Zwanger-Pesiri is dedicated to performing breast biopsy procedures at five of our offices in Nassau and Suffolk counties. We provide a full range of needle aspirations and core needle biopsy techniques. Guided by the latest mammography (stereotactic), ultrasound, and MRI technology, patients receive the highest level of comfort and precision during their exam.
Every biopsy sample is analyzed by a board certified pathologist, a physician who looks at the tissue under a microscope and determines whether or not the tissue contains cancer. A biopsy is the most definitive way to diagnose a suspicious breast lump.
What is a breast biopsy?
A breast biopsy is a diagnostic procedure in which a sample of living tissue is removed with a tiny needle to be examined by a pathologist, a doctor specially trained in tissue identification. The sample of tissue is usually examined under a microscope to determine if it is healthy or if it shows any kind of disease or abnormality.
Fine Needle Aspiration Biopsy
A fine needle aspiration biopsy is the simplest biopsy. It uses an extremely thin needle – thinner than the ones used for blood tests. Because the needle is so fine, this procedure is relatively painless. The physician inserts the needle into the lump and draws out fluid or a tissue sample. If clear fluid comes out, the lump is more likely to be a benign cyst rather than cancer. A pathologist will examine the fluid or tissue sample under a microscope to determine if cancer is present.
Core Needle Biopsy
A core needle biopsy uses a somewhat larger, hollow needle to remove tiny cylinders (called cores) of tissue from the suspicious area. Core needle biopsies usually require a local anesthetic (numbing agent) for your comfort. The needle is inserted a few times to obtain samples. While this procedure takes longer than a fine needle aspiration biopsy, it is more likely to give a definitive result because more samples of tissue were checked.
How do I prepare?
Do not take Aspirin, Ibuprofen, Advil, Motrin or Aleve for one week prior to your appointment. If you take Coumadin, Plavix or any other blood thinners, you must get approval from your doctor to stop the medication one week prior to your biopsy. Also avoid fish oil and high doses of vitamins (except for prenatals).
On the day of the appointment, do not apply deodorant, perfume, cream, powder or lotion on the breast or underarm areas. If possible, wear a full cup support bra or sports bra for after your exam and either a zipper or button-down top.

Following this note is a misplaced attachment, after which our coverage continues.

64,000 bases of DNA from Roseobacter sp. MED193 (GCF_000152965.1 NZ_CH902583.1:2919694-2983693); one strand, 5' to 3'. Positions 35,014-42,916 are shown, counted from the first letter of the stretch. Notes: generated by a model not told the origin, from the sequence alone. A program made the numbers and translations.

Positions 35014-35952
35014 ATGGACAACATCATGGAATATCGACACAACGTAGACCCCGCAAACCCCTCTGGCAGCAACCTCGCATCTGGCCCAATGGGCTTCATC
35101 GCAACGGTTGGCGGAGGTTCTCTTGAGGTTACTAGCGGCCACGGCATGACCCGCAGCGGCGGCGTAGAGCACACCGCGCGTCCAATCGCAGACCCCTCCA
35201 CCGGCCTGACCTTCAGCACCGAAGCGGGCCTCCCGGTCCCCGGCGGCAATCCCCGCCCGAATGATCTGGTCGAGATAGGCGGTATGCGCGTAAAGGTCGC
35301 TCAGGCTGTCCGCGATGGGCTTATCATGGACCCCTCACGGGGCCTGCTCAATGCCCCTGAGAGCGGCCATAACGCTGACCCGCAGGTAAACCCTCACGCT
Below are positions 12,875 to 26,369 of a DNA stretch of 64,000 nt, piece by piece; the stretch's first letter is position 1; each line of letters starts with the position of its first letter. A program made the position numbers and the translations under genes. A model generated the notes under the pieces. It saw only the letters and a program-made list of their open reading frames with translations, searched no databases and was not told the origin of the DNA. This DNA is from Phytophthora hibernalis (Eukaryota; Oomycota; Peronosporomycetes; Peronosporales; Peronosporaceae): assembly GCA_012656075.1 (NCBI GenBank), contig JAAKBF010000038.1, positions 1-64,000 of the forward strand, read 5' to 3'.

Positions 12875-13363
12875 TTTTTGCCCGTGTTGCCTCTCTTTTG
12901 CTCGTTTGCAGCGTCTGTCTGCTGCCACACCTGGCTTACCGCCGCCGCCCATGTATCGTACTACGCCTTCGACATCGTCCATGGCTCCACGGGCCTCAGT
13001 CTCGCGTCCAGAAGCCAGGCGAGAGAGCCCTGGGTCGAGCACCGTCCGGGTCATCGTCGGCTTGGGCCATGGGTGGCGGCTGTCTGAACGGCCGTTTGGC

Eating and drinking is okay.
Bring with you to your appointment:
What do I do when I arrive?
Present your prescription, insurance card and completed forms at the front desk. If any additional forms are required, they will be given to you at this time.
Be sure to inform the receptionist and technologist if you:
Plan to arrive 15 minutes before your scheduled appointment.
What happens during the test?
After registering for your biopsy and changing into a gown if necessary, the receptionist or technologist will bring you to the exam room. Preliminary images may be taken before the biopsy to assist the radiologist.
The radiologist will then come into the room, explain the entire procedure and answer any questions you might have. A mammogram, ultrasound or MRI exam will be performed to locate the exact area of the breast being biopsied and to help ensure the most precise needle placement.
The skin is then sterilized and often, a local anesthetic is given. A small nick is made in the skin and a thin biopsy needle is placed into the region of interest. A very small sample of tissue is then removed. The surface of the skin will then be cleansed and the technologist or nurse will put a small bandage over the nick. Some biopsy studies require additional images to be taken.
After the exam, post-biopsy instructions will be reviewed with you. Some biopsy exams require a half an hour to an hour of recovery time before leaving the office. The radiologist will be available if you have any further questions.
What happens after the test?
The tissue sample is sent to a lab where it is analyzed by a board certified pathologist. The findings are then sent to us, as well as to your referring doctor. One of our board certified radiologists specializing in interventional radiology reviews the pathology report and dictates a final report which is transcribed, proofread and signed.
The final report is faxed and mailed to your referring doctor within three to five days. Your doctor will read the report and review the findings with you.